Read the BBC News Magazine article here >
The article delves in to how different butterflies took on different meanings through their specific patterns and colours (the poor Red Admiral's red and black labeling it 'the butterfly from hell'). As I've been working on my butterfly collection, entirely made up, but with an essence of the form and markings of real butterflies, I have been churning and spinning ideas of names for them. Butterflies carry such beautiful and interesting names, with equally wonderfully sounding Latin terminology. So what should I be calling my butterflies?
Firstly, the pure essence of a butterfly seems to come through its design and colours, making a statement that clearly says 'this is me'. It can't be missed as a vibrant zesty orange wraps itself around a peacock blue sphere, creating an eye staring through the rings of aqua green and buttercream yellow. Oh what I'd give for a dress like that... That's it, of course. Butterfly Haute Couture.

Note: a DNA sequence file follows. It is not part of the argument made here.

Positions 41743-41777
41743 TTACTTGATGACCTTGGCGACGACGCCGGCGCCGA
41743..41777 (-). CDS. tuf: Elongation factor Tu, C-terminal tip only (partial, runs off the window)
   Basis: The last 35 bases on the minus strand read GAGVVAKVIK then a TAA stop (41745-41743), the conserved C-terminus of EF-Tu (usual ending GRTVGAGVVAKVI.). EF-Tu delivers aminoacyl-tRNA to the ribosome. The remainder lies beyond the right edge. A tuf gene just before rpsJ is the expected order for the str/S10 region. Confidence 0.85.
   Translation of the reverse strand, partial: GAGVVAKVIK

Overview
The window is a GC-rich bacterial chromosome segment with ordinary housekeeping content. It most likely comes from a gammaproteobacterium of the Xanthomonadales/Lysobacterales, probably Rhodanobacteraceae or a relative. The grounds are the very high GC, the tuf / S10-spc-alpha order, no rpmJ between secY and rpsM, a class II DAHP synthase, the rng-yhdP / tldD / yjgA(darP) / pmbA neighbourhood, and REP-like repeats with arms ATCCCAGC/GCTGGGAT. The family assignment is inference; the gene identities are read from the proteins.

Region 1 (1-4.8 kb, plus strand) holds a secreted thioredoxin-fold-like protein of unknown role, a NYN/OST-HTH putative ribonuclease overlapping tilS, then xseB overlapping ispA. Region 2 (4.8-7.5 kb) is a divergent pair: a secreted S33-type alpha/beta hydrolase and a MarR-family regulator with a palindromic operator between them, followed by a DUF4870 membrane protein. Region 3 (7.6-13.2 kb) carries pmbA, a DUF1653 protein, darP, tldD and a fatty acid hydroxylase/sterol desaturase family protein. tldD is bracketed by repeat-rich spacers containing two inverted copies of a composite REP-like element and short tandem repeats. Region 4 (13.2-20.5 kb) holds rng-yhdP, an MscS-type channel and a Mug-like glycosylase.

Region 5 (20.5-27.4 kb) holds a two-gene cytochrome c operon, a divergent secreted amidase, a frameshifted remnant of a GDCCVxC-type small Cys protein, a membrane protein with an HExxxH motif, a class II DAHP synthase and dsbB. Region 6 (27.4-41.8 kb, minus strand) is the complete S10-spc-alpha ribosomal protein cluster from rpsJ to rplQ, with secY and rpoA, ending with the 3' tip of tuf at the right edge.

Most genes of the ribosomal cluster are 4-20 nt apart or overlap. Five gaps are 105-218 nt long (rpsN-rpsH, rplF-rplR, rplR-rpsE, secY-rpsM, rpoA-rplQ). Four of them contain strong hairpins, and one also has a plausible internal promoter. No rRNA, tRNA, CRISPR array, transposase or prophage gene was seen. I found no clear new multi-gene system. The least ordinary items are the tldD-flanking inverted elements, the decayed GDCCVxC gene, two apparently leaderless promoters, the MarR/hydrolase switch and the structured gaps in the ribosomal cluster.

So now I have my collective theme, but all creatures have a collective term for their groups, so what is a group of butterflies known as? This is where it gets interesting, as there appears to be a few terms, of which my lesser liked are:
A swarm of butterflies or a rabble of butterflies.
Surely butterflies are too poetic, too fragile and delicate, too beautiful to be termed in such a way? My creative mind will not compute that. However, what a marvel it was to read that a group of butterflies is also known as:
A kaleidoscope of butterflies, or
A flutter of butterflies, or even
A rainbow of butterflies.
Now that is pure music terminology and partnership of words. So apt, so reflective... a kaleidoscope of butterflies.
ps, as an interesting little side note, a group of caterpillars is known as an army. Too foreboding in my head, but I do like the visual imagery of an army turning in to a kaleidoscope (of colours and patterns).
So as my Kaleidoscope of Haute Couture Butterflies go out in to the world, they cannot be nameless. Most butterflies have gained their names through their visual features:
The bright 'Orange Tip'
The grandly decorated 'Purple emperor'
The literally described 'Black-Veined White'
and so on. And then they have their Latin names, their scientific labels.
Now, I cannot even begin too pretend to be a Latin expert, I learnt about troops passing cows in my early secondary school days, but that is the (very dusty) extent of my Latin. So please forgive me Latin Experts out there, I have creatively muddled some terms to meet the actions of my butterflies (call it artistic licence).
Introducing my Haute Couture Kaleidoscope of Butterflies: